In the meantime, guidelines have not yet changed. But the researchers hope people will be made more aware of the psychological impact of pregnancy loss and that professionals will look for it in clinical practice.

You may be interested to read

The full paper: Farren J, and others. Posttraumatic stress, anxiety and depression following miscarriage and ectopic pregnancy: a multicenter, prospective, cohort study. Am J Obstet Gynecol. 2020;222:367.e1-22

An initial study by the same researchers to investigate the type and severity of emotional distress in women after early pregnancy loss. Farren J, and others. Post-traumatic stress, anxiety and depression following miscarriage or ectopic pregnancy: a prospective cohort study. BMJ Open. 2016;6:e011864

A review of existing studies by the same researchers: Farren, J, and others. The psychological impact of early pregnancy loss. Human Reproduction Update. 2018;24:731–749

Websites for patients: The Miscarriage Association, Tommy’s Charity, and The Ectopic Pregnancy Trust


Funding: This study was funded by the Imperial Health Charity, NIHR Biomedical Research Centre and FWO (Research Foundation-Flanders).

Conflicts of Interest: The study authors declare no conflicts of interest.

Disclaimer: NIHR Alerts are not a substitute for professional medical advice. They provide information about research which is funded or supported by the NIHR. Please note that views expressed in NIHR Alerts are those of the author(s) and reviewer(s) and not necessarily those of the NHS, the NIHR or the Department of Health and Social Care.

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Study author

Society has allowed early pregnancy loss to be shrouded in secrecy, and not really acknowledged or thought about in terms of a ‘traumatic event’. Very few studies have examined post-traumatic stress in relation to miscarriage and none on ectopic pregnancy. We started this study to investigate the issue, and because we had noticed the level of psychological distress among our patients in clinical practice. We wanted to have evidence to quantify this.

We hope people will take away the fact that early pregnancy loss is associated with high levels of psychological distress, and in particular post-traumatic stress. Having a greater appreciation of this hopefully will enable friends, colleagues, employers and family members to better support women and their partners going through a pregnancy loss. They may also spot some of the symptoms associated with post-traumatic stress and encourage women to seek help.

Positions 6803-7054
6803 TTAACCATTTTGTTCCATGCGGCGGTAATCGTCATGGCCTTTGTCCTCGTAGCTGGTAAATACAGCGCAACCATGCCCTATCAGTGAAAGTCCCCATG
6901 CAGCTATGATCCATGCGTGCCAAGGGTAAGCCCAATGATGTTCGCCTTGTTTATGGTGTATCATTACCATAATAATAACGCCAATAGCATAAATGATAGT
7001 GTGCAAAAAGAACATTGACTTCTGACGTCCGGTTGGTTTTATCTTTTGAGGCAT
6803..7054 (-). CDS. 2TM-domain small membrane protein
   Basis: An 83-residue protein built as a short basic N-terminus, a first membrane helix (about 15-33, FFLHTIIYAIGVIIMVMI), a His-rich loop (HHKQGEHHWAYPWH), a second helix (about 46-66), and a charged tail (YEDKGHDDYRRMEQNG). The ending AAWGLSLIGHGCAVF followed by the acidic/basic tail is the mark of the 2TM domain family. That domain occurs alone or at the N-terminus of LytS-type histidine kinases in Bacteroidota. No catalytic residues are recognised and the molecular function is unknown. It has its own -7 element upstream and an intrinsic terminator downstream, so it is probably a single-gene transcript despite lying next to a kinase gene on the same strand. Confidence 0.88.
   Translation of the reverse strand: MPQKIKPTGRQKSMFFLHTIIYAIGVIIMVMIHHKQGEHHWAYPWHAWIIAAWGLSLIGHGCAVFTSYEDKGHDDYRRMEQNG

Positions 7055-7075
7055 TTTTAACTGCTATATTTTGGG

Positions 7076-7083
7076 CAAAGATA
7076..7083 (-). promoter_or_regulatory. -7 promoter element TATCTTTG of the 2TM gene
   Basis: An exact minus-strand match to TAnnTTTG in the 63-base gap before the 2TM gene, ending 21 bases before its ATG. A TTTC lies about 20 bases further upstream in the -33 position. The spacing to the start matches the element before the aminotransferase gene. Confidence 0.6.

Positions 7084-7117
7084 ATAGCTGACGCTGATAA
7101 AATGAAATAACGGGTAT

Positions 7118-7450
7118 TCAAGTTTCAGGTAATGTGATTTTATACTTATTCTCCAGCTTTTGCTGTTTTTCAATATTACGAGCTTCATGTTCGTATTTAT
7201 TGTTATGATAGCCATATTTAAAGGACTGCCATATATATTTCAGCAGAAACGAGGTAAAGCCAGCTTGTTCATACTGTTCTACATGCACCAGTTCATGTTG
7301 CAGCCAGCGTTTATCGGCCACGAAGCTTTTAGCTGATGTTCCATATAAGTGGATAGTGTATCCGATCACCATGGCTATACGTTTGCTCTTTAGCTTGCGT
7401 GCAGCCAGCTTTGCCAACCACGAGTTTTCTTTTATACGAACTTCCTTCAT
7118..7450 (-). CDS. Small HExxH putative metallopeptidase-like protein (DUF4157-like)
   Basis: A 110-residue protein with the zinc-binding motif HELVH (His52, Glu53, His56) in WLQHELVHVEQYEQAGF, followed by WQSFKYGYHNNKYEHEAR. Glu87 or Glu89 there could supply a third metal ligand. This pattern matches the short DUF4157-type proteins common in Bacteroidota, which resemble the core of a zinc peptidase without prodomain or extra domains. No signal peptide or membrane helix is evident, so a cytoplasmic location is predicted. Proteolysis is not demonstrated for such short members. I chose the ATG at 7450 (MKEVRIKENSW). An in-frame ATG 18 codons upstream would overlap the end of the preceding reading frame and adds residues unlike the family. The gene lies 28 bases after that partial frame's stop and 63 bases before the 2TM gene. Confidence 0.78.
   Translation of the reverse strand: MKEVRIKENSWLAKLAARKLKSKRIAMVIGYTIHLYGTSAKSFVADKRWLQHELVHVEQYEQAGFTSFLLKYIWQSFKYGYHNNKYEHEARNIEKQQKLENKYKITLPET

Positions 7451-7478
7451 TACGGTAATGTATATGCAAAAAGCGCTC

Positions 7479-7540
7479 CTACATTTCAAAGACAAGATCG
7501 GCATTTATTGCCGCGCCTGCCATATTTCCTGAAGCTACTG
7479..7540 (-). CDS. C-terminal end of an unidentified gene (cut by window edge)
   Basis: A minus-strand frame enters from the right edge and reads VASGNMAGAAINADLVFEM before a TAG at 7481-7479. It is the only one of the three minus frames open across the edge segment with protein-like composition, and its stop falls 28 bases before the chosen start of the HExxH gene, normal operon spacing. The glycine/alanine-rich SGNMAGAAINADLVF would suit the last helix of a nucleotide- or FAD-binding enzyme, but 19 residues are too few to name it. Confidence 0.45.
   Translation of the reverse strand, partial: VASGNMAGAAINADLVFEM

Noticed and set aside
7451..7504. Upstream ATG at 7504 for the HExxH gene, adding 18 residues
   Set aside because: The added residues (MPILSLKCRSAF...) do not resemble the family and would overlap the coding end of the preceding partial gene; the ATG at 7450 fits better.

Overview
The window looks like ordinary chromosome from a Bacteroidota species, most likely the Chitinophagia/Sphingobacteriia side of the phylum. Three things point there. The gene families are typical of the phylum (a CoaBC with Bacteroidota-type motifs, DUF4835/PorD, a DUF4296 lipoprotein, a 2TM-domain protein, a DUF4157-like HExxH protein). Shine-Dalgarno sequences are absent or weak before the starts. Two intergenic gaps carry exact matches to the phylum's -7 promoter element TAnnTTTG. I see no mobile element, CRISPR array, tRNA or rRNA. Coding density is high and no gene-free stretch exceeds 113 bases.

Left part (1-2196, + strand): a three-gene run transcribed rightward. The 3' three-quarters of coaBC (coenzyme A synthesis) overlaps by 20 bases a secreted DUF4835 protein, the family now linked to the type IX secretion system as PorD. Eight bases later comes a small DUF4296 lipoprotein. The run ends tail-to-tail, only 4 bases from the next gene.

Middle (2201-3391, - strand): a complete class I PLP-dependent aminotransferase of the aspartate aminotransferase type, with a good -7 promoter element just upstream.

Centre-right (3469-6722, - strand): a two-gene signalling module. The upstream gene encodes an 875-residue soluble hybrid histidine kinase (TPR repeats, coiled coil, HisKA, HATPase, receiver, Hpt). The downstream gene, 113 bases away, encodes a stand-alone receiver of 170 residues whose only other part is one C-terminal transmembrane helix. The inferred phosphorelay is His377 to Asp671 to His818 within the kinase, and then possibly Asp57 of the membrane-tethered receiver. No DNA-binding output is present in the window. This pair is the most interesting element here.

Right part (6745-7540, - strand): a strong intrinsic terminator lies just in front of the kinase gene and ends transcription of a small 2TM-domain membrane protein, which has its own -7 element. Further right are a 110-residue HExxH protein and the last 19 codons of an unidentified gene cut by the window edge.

Tom Bourne, Professor of Gynaecology, Imperial College, London

Miscarriage Association

This is an important and high quality piece of research. While the researchers are clear about possible weaknesses, it is perhaps the most useful picture we have to date of the incidence of mental health problems following miscarriage and ectopic pregnancy.

Its findings were reflected in the results of the Miscarriage Association’s own small-scale research in 2018 which formed the basis of our resources on pregnancy loss and mental health. We quoted it further in the collaborative report, Out of Sight, Out of Mind, which was discussed in Parliament in October 2019. We expected from that debate that the new Maternity Outreach Clinic working group looking at mental health care for parents would be extended to include those with pregnancy or baby loss. We do not, however, know of any progress in this regard.

The findings should alert policymakers, commissioners and clinicians to the need for better communication with, assessment of, and provision of targeted psychological services for early pregnancy loss patients at risk of anxiety, depression and PTSD. It should be included in updates to NICE guidance NG126.

Increased public awareness of the issue may highlight the impact of even the earliest pregnancy losses on some women and partners. But without routine and robust systems of assessment and without adequate availability of NHS psychological services for those needing them, it is not enough. Both are sorely needed.

Ruth Bender Atik, National Director, The Miscarriage Association